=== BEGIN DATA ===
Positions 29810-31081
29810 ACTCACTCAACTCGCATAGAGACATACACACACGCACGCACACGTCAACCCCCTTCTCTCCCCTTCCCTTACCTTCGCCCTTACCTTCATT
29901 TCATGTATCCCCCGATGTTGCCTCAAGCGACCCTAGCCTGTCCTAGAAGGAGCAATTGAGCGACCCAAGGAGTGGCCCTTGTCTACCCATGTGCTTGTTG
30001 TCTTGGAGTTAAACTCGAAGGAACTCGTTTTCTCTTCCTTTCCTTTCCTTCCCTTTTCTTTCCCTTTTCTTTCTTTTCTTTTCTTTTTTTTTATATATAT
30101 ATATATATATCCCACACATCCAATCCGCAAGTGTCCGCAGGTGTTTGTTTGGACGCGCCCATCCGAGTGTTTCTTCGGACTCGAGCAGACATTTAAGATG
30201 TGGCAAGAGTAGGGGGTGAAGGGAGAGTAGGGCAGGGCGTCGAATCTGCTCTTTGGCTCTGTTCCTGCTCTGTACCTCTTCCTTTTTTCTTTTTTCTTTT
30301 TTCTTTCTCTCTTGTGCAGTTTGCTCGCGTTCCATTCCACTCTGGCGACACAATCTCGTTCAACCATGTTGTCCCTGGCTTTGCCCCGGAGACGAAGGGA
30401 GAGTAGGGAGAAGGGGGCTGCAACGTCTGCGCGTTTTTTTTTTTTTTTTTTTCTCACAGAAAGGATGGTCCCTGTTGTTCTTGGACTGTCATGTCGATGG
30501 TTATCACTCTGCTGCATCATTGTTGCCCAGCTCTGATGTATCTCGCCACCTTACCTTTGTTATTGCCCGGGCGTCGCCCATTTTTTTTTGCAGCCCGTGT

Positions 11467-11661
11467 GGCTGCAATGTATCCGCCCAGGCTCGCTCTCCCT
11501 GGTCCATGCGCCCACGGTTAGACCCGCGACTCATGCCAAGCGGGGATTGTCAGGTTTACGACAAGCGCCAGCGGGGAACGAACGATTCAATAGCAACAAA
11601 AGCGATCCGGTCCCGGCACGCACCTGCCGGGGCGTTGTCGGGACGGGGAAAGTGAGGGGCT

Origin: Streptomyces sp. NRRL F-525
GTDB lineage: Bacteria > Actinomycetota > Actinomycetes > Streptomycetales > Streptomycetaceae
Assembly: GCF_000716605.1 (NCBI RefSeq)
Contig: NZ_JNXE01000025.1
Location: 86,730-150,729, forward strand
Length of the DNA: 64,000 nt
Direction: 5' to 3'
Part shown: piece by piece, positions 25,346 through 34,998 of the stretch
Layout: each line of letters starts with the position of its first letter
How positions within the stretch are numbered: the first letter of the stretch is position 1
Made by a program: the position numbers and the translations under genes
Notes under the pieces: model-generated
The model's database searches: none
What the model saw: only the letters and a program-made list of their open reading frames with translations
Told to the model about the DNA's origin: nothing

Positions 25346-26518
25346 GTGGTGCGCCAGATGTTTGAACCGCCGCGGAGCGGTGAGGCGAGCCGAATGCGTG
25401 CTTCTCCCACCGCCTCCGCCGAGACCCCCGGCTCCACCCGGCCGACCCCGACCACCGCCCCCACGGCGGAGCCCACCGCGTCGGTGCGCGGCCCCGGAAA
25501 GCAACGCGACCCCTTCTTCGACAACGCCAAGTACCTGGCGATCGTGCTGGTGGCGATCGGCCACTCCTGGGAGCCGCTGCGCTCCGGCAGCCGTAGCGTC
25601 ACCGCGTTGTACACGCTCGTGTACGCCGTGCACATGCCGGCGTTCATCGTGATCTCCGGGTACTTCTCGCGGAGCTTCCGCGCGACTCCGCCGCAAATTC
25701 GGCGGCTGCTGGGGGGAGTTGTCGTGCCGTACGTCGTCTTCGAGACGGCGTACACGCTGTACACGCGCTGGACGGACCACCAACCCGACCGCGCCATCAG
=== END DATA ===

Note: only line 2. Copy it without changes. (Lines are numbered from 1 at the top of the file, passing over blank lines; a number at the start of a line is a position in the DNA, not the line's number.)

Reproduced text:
29810 ACTCACTCAACTCGCATAGAGACATACACACACGCACGCACACGTCAACCCCCTTCTCTCCCCTTCCCTTACCTTCGCCCTTACCTTCATT